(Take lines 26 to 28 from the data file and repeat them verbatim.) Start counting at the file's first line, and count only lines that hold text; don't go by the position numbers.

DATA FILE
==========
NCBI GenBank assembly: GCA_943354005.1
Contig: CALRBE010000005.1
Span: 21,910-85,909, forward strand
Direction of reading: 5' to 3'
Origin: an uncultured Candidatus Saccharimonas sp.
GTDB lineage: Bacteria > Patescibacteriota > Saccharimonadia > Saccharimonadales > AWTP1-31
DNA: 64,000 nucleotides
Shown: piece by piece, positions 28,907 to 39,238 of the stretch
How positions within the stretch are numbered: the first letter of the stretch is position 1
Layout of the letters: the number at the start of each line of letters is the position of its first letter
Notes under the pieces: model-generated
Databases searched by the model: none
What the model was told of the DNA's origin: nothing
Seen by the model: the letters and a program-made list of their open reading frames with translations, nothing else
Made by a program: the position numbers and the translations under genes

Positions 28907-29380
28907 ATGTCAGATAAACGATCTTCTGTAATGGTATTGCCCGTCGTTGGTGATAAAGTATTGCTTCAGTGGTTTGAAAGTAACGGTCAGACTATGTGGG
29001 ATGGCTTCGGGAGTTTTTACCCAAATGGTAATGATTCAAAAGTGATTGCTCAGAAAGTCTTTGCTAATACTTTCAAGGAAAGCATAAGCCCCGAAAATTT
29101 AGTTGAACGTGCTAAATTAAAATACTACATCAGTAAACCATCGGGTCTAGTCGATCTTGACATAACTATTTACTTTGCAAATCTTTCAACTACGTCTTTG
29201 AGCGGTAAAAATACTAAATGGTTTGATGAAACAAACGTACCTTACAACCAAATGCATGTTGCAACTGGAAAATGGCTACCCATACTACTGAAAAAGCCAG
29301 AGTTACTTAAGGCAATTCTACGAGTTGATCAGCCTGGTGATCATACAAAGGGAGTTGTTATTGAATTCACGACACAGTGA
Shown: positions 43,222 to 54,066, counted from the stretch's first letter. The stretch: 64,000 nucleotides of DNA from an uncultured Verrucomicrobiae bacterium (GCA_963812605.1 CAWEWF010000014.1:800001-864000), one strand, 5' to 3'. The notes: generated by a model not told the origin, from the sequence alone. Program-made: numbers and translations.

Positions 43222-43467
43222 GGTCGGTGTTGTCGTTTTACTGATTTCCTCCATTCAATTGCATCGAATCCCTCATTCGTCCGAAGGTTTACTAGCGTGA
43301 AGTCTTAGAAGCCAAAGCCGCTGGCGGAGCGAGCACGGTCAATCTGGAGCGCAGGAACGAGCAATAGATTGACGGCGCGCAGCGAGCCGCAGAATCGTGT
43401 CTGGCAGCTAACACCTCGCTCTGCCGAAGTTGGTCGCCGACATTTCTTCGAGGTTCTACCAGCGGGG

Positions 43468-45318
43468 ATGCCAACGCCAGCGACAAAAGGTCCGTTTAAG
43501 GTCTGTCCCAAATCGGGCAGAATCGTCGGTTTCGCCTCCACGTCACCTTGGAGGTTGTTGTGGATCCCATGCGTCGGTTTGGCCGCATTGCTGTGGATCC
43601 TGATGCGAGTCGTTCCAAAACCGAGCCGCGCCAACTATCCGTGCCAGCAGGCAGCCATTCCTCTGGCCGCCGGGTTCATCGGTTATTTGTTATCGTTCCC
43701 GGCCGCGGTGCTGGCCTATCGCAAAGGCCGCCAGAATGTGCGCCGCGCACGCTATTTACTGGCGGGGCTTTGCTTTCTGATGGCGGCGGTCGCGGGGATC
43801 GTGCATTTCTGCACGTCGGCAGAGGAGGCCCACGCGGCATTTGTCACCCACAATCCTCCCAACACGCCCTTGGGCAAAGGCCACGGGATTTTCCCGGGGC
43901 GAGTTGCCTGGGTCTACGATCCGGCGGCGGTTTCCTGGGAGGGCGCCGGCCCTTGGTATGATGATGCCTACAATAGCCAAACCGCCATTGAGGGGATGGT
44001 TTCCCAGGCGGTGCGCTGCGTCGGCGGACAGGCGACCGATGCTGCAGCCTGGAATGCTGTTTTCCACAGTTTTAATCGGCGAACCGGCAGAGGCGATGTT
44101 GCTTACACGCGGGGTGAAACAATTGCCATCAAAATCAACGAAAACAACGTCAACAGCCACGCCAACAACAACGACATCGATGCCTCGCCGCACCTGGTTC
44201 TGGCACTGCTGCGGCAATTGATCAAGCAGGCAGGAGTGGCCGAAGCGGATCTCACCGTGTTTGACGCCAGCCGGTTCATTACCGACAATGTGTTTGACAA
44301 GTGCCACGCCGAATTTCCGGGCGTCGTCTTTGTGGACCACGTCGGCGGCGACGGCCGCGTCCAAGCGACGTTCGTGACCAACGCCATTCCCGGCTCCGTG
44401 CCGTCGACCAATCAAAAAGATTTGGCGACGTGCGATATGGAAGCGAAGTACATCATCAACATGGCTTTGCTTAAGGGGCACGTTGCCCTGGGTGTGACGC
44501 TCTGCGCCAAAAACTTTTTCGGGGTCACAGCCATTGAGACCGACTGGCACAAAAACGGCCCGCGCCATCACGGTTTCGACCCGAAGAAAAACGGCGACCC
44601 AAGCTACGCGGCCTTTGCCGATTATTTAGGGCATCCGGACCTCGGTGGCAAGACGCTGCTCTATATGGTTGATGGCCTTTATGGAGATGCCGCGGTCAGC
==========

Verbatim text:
43401 CTGGCAGCTAACACCTCGCTCTGCCGAAGTTGGTCGCCGACATTTCTTCGAGGTTCTACCAGCGGGG

Positions 43468-45318
43468 ATGCCAACGCCAGCGACAAAAGGTCCGTTTAAG